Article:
US LNG Exports Surge as Domestic Nat Gas Prices Remain Among Lowest in the World

As a result of the innovation of the US oil and natural gas industry, the US became the world’s largest exporter of liquefied natural gas (LNG) in the first half of 2022, solidifying an energy superpower status that helps keep energy prices affordable for American families and businesses, benefits the US economy, reduces global greenhouse gas emissions, and strengthens our national security.

Despite these clear economic and environmental advantages, critics contend that LNG exports raise domestic prices by depleting domestic supplies, while only benefiting energy companies. The facts tell another story. The US has some of the lowest natural gas prices in the world. At the same, our allies abroad can count on US LNG exports as a reliable source of energy that is helping to reduce emissions.

A 2016 IHS analysis on the US ‘manufacturing renaissance’ identified clear competitive advantages that emerged for manufacturing in America because of the increased supply of competitively priced natural gas. For energy-intensive industries such as chemicals, metals, food, and refining, production costs have been reduced because of the increase in natural gas supply.

While US natural gas prices have increased recently due to a variety of factors, including record inflation and soaring demand, domestic prices remain considerably lower and more stable than in Europe and Asia, where prices are 4-9 times what they are in the US, which has held true even as LNG exports have risen.

This has actually prompted a shift of industrial manufacturing from Europe to the US, giving the American economy a competitive advantage.

US natural gas prices are more closely linked to regional dynamics, not exports, and most of the natural gas produced in the United States stays here at home. High natural gas prices in certain regions of the country are driven largely by misguided policies like the delay and cancellation of pipelines and other critical energy infrastructure. These obstacles underscore the need for the United States to increase its natural gas production and build the infrastructure needed to move American energy from the wellhead to customers.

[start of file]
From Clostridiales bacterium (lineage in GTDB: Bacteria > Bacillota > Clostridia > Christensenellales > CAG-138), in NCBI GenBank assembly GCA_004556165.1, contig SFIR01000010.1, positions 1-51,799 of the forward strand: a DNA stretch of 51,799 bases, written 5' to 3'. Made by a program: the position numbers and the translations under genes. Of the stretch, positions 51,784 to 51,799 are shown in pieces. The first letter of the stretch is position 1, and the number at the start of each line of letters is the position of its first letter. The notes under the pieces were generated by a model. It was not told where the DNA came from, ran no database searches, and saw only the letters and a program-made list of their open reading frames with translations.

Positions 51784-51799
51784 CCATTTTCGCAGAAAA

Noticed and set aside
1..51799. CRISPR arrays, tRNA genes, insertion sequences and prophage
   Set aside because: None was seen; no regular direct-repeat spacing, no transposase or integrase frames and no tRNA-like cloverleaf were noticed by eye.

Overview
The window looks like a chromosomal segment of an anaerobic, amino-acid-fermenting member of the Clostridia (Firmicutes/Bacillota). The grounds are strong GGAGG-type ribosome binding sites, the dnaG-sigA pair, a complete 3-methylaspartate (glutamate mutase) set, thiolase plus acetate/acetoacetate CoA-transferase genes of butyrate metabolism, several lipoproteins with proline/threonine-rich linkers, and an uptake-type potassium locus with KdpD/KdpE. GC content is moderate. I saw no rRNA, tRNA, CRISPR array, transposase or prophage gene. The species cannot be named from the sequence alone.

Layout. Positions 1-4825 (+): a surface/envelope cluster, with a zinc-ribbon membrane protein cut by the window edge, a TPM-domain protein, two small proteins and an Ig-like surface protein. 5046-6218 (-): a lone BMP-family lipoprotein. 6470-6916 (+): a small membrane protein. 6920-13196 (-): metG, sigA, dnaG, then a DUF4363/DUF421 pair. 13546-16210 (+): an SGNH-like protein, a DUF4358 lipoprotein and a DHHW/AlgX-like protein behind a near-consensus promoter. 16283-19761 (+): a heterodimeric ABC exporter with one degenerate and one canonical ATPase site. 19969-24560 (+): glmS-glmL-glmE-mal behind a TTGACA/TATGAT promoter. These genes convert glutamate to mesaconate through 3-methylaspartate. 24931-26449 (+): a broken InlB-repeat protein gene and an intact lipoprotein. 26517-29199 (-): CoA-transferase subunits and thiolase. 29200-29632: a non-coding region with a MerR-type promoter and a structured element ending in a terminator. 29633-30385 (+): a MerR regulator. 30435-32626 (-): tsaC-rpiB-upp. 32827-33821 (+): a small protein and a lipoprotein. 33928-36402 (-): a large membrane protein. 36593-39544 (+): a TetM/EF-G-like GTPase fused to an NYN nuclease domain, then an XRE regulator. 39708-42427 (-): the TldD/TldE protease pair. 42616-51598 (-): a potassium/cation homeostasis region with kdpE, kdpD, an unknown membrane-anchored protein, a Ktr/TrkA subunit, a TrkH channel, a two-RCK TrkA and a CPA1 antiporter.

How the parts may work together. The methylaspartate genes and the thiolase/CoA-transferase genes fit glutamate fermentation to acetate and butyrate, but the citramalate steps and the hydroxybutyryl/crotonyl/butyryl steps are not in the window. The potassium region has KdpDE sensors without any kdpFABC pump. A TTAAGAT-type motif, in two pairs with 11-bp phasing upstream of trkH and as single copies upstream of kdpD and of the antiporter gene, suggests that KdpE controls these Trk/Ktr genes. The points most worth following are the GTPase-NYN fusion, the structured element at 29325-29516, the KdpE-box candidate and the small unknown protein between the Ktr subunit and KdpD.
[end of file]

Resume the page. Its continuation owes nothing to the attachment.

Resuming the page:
The US actually produces more natural gas than it consumes, allowing the surplus supply to be exported to our global allies.

The Potential Gas Committee, a group of energy industry experts, concluded that the US has 3,330 trillion cubic feet of recoverable natural gas – more than 100 years’ worth of supply at current consumption rates. This means that prices have remained stable, even while US LNG exports have ramped up sharply over the past decade.

This trend is projected to continue through 2023, and it is estimated that US natural gas exports will increase 23 percent while the price of natural gas is forecasted to drop 32 percent.

The growth of LNG exports is spurring billions of dollars in investments in liquefication facilities and shipping terminals, promoting job growth in engineering, construction, transportation, and other sectors in communities across America. LNG exports help countries around the world reduce their carbon intensities and provide a stable alternative to Russian energy, particularly in Europe.

As the world’s largest natural gas producer, the US has proven it can be a major LNG exporter while maintaining some of the most stable and affordable natural gas prices in the world.


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